The Dell

Cry 'Havoc' and Let Slip the (Sea-)Dogs of War!

June 4, 2013

fighting with axesNo, we're putting on Henry V, not Julius Caesar! We continue rehearsals for the summer production, this time getting into individual elements of the fighting.

Weaponry is allocated, and I'm given not one but two boarding axes (real ones – heavy, double-edged weapons intended for no-holds-barred battles to board and capture enemy ships in Nelson's time).

After fending off a sword-brandishing 'French' killer, I find myself pitted against Elsa (I'm 6'5”, heavily built, getting on in years and wielding two vicious axes; she's a bit less than five and a half feet tall, and just taking GCSEs – and armed with a two-foot-long wooden pole!).

Eventually, the fightmaster decides that, despite Elsa's valiant defence, this is too one-sided, and we re-allocate opponents – my new antagonist at least has her own axe to fight me off!

Alongside the combat, we also (obviously) have to go through stage rehearsals – and these are also going well (the director's happy, so they must be – although he says don't get overconfident!).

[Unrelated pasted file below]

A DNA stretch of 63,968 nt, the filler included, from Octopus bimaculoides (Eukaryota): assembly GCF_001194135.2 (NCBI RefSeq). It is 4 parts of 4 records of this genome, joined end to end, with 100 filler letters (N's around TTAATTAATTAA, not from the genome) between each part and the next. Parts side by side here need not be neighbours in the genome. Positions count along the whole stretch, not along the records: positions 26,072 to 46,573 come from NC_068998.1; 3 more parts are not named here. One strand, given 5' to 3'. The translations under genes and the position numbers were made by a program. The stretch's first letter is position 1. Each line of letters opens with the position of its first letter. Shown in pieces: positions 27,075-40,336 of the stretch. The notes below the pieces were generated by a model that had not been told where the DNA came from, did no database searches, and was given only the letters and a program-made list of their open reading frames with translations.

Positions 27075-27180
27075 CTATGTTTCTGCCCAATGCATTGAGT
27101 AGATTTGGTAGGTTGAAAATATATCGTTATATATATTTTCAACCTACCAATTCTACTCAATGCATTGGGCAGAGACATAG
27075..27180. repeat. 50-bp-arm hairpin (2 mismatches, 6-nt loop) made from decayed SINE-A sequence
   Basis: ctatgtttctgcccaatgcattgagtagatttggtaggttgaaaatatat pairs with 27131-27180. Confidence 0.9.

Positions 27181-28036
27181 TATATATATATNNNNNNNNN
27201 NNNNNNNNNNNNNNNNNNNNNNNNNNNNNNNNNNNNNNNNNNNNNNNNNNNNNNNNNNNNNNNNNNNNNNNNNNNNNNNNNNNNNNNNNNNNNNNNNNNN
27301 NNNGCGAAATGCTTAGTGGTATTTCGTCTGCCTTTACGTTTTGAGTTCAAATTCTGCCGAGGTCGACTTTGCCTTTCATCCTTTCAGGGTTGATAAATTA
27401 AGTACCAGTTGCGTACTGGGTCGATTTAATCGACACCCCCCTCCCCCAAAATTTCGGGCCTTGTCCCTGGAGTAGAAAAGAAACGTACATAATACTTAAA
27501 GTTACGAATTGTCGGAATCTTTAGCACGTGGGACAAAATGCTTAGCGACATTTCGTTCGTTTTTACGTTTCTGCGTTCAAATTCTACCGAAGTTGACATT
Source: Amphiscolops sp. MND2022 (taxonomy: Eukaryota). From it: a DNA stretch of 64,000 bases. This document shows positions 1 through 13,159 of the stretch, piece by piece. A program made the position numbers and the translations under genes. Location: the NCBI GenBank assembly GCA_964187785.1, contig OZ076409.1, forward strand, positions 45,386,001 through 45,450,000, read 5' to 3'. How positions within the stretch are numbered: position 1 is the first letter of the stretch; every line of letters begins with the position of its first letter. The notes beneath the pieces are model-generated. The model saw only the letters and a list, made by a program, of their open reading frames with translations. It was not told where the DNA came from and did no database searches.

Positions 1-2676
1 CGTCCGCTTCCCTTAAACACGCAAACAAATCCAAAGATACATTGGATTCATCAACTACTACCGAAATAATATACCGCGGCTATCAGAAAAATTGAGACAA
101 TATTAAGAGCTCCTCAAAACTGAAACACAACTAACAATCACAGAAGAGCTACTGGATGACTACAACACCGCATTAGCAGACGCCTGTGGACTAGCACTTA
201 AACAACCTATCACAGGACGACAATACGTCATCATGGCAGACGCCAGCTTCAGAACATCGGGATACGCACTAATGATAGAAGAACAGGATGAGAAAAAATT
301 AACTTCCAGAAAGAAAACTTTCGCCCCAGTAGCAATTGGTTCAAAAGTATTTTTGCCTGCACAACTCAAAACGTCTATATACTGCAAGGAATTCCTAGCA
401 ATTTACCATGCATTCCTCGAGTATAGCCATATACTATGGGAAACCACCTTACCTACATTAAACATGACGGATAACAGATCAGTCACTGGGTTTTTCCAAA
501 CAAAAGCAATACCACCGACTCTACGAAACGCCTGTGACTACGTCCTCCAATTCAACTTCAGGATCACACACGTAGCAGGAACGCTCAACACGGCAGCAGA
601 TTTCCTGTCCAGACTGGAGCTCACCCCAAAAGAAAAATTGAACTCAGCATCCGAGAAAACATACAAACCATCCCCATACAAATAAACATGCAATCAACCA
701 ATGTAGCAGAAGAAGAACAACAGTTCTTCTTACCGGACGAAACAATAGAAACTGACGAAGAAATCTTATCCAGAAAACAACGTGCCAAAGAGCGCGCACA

Great to see characterisations coming through at this stage; Harfleur's Governor is in tears, the French King's getting more and more exasperated and Henry (who has clearly obeyed the command 'Learn the Words', as have several others) is suitably commanding, demanding or cajoling to fit the various scenes.

Worries at the moment? A couple. Lesser characters upstage not reacting to what major characters are doing or saying downstage (but that will come good soon – we hope). A few actors not able to turn up for rehearsals, which makes it more challenging to imagine an empty space is filled, or a stand-in is actually someone else – when you recognise him/her as a completely different character!

by Tim Stoneman  |  No comments yet

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Teaching Shakespeare